[SIT29-05] The last unknown pieces of the Proto-Philippine Sea Plate: Huatung Basin and Gagua Ridge
Keywords:Huatung Basin, Gagua Ridge, Proto-Philippine Sea Plate
To investigate the crustal structures of the PSP, we have conducted multiple research cruises since 2010 in the regions that were regarded as potential remnants of the PSP: Daito Ridges, Izu-Bonin forearc and Southern Kyushu-Palau Ridge. Submersible and ROV observations and rock sampling revealed that these regions expose deep crustal sections of continental rocks, spanning various volcanic, plutonic, metamorphic, and ultramafic rocks (e.g. Morishita et al. 2018 Am. Min.). Geochemistry and radiometric dating of these rocks clearly indicate that the PSP consists predominantly of Mesozoic arc rocks. Furthermore, amphibolite collected at the Southern Kyushu-Palau Ridge yielded Cambrian protolith zircons, suggesting that even older continental fragments may exist within the PSP.
These findings and tectonic reconstruction of the PSP (Deschamps and Lallemand 2002 JGR) suggest that subduction of the Izu-Bonin Arc initiated at the continental margin of Southeast Asia, and later acquired its intra-oceanic-like setting through formation of the backarc basins since the Eocene.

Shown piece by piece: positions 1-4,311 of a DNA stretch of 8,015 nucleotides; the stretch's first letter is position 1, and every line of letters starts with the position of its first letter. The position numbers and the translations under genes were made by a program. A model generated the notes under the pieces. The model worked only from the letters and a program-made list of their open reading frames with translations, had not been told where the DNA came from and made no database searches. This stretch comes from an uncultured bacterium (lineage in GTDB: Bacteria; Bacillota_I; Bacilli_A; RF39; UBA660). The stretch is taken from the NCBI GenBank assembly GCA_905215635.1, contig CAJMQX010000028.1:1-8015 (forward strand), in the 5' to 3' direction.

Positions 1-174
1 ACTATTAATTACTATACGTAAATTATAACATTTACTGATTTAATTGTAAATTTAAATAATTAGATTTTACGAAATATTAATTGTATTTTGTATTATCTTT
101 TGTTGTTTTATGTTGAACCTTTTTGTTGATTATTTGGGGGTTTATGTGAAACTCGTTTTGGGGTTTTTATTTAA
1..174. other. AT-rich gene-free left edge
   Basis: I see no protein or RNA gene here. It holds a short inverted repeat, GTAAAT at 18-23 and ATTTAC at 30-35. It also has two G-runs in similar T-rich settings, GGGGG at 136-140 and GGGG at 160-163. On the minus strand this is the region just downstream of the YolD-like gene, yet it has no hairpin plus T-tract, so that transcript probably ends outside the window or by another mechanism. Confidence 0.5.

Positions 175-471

However, there are unresolved questions regarding the crustal structure of the PSP at Huatung Basin and Gagua Ridge, located at the northwestern margin of the current Philippine Sea Plate. Deschamps et al. (2000) EPSL suggested that Huatung Basin was formed in the Early Cretaceous, based on modeling of magnetic anomalies and radiometric dating of MORB-like gabbro collected at the southern part of the basin. If so, Huatung Basin is the only known oceanic domain in the PSP, indicating that the PSP was a complex of continental and oceanic crusts. In contrast, Doo et al. (2014) MGR and Kuo et al. (2009) GJI indicated much younger post-Eocene spreading of the basin based on reinterpretation of the magnetic anomalies and thin lithosphere under the basin. If the basin is formed after the Eocene, it is most likely part of the IBM backarc basins. Gagua Ridge, comprising the western margin of the basin, was interpreted to be oceanic crust uplifted along a transform fault (Deschamps et al. 1998 MGR), but dredge sampling conducted in 1980 recovered andesite and metamorphic rocks, suggesting a more complex crustal structure.
To unravel the crustal structure of the Huatung Basin and Gagua Ridge, geological and geophysical surveys are planned by R/V Hakuhomaru in November – December, 2020. Here we will summarize our ongoing research in the PSP and introduce our scientific objectives for the upcoming cruise.